Irreconcilable Differences

Irreconcilable differences can mean many things. When spouses file for a divorce citing irreconcilable differences, it can include many reasons such as:

  • Different political or religious views
  • Lack of balance between work and home
  • Lack of intimacy 
  • Failure to effectively communicate
  • Dislike of friends, relatives, etc.
  • Unequal responsibility for household chores


Incompatibility can ruin any marriage. It can deflate your relationship, cause resentment, and result in an unfulfilling partnership. Common reasons for couples citing incompatibility in no-fault divorces include:

  • One or both partners is unable to adapt and/or compromise
  • Effective communication is no longer possible
  • One or both partners does not feel supported by the other 

Irremediable Breakdown of the Marriage

An irremediable (irretrievable) breakdown of the marriage is a broad ground for divorce. It can include issues of incompatibility, irreconcilable differences, etc. In many states, this is the only grounds for a no-fault divorce available.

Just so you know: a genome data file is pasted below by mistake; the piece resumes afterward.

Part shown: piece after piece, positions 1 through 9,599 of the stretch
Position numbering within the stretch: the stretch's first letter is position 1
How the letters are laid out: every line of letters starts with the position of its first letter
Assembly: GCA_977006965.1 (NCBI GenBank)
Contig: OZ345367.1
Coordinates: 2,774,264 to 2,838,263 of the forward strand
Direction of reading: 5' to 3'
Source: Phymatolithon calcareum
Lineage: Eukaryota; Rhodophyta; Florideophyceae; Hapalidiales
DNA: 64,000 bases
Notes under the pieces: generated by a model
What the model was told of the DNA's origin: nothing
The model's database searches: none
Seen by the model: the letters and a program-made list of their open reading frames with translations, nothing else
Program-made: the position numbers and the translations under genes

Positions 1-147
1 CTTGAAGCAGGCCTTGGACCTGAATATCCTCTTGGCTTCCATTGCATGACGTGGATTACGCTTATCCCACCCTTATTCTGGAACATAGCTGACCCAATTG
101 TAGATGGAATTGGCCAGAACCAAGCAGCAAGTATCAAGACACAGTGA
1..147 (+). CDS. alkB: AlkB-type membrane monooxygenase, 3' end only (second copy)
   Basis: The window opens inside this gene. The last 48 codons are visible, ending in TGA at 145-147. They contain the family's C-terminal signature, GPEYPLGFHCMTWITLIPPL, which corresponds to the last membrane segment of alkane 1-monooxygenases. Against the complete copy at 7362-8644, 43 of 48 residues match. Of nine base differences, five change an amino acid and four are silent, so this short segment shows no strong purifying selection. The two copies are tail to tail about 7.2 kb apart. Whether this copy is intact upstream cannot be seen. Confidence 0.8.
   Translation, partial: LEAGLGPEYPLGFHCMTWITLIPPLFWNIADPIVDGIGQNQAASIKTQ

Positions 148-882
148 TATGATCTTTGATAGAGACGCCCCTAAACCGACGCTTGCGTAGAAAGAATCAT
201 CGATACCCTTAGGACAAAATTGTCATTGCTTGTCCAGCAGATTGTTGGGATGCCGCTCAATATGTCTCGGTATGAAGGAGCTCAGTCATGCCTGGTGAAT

What Are Valid Reasons for an At-Fault Divorce?

At-fault divorces are not as common as no-fault divorces. This is because all states don’t allow fault divorces and when they are allowed, it can be an expensive and lengthy process in comparison to the no-fault divorce. 

Though an at-fault divorce is typically more difficult to accomplish, many people opt to file for one because they do not want to wait for the required “period of separation” to expire before they can file for their divorce (requirements will depend on the state). 

Additionally, in some states, if a spouse proves that the divorce is the other spouse’s fault, they may be entitled to more assets, a share of the property, alimony, etc. If both spouses share the fault, a family court judge may grant a divorce to the spouse who is least at fault using a “comparative rectitude” model.